Dixie spent the next 20 some-odd years working in the Black Hills at a fire lookout near Sundance, Wyo.; then as a newspaper reporter for the Sundance Times.

“While at the Sundance Times newspaper, they asked me to write historical articles,” she said. “It was a dream job, digging into the history of Deadwood, Sundance and the Black Hills.”

After her stint as a newspaper reporter, she was the curator and educational director at the famed Adams Museum in Deadwood, S.D., just a few miles from Sundance.

“The town has been pretty much preserved since the days of Wild Bill Hickok,” Dixie said. “And I discovered that even the clothes from that time had been saved. So when I would put on programs for school kids and exhibits for tourists on different aspects of Deadwood’s past, I would do it in costume.”

One such exhibit may have been the inspiration for her 10th history book, Old West Saloon Girls, Madams & Bordellos, published in 2018, spotlighting the red lights of early New Mexico and beyond.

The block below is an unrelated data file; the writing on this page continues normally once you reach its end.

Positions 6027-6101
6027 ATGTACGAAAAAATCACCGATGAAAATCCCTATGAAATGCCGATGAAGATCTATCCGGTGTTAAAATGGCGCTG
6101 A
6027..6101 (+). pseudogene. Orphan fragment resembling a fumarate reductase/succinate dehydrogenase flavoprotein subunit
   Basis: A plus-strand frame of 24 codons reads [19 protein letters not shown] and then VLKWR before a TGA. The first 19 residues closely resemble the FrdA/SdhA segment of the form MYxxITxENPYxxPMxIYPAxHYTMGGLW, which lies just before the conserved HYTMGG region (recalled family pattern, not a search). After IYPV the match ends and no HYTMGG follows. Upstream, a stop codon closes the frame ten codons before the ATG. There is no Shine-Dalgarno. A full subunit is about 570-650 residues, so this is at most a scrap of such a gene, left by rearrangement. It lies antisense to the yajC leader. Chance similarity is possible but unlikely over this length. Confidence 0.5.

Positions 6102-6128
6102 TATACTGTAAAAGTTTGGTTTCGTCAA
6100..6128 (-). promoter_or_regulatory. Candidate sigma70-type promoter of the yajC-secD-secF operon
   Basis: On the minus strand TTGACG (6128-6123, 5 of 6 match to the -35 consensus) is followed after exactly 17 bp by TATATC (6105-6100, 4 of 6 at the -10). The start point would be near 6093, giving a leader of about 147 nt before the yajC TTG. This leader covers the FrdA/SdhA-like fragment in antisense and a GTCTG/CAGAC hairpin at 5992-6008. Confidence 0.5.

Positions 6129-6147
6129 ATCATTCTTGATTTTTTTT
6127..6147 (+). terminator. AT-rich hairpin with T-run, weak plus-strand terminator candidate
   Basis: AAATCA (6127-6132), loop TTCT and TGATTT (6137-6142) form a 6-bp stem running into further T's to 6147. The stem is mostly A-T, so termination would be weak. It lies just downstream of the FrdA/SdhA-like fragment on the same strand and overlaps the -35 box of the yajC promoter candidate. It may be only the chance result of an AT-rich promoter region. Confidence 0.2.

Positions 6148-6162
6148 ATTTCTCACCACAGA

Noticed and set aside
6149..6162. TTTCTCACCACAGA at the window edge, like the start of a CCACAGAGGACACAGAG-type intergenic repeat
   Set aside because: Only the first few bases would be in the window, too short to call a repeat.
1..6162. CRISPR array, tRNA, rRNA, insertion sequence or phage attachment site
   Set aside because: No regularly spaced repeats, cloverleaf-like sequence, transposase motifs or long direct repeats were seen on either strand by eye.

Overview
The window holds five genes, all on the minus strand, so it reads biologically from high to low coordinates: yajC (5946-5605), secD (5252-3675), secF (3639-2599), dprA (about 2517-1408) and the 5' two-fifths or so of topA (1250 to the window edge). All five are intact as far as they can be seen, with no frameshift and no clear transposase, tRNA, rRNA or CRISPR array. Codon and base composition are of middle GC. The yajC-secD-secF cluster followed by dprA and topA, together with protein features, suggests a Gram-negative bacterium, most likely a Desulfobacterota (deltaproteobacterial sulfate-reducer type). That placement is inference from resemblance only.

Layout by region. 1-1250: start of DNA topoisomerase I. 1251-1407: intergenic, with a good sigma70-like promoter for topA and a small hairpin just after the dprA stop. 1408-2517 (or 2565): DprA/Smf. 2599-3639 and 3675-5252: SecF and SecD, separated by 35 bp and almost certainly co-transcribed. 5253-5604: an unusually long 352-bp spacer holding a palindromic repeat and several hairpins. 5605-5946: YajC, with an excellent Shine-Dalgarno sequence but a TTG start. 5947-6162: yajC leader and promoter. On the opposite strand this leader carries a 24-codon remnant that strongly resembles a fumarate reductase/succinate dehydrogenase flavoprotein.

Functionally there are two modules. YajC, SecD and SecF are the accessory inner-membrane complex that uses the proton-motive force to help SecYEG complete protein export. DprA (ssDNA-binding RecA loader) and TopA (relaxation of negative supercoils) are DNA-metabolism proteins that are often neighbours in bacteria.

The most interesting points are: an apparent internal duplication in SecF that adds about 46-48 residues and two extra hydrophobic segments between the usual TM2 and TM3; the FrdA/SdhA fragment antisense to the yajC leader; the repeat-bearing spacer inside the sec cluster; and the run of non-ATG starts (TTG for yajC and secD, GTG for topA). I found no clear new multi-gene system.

Of her curiosity on those alternative lifestyle businesswomen, Boyle writes, “Only now are historians starting to appreciate the contributions of these women of questionable morals. Accounts of their lives were left behind in diaries, newspaper articles, photographs found in scrapbooks kept by madams as well as in family albums ...”

The book profiles, among others, the historic bordellos in White Oaks, Silver City and Hillsboro, which boasted the fanciest “gentlemen’s clubs” in New Mexico.

Boyle is working on a new book and still works for the U.S. Forest Service as a wildfire spotter stationed at Capilla Peak Lookout in Cibola National Forest. Her books can be found on Amazon.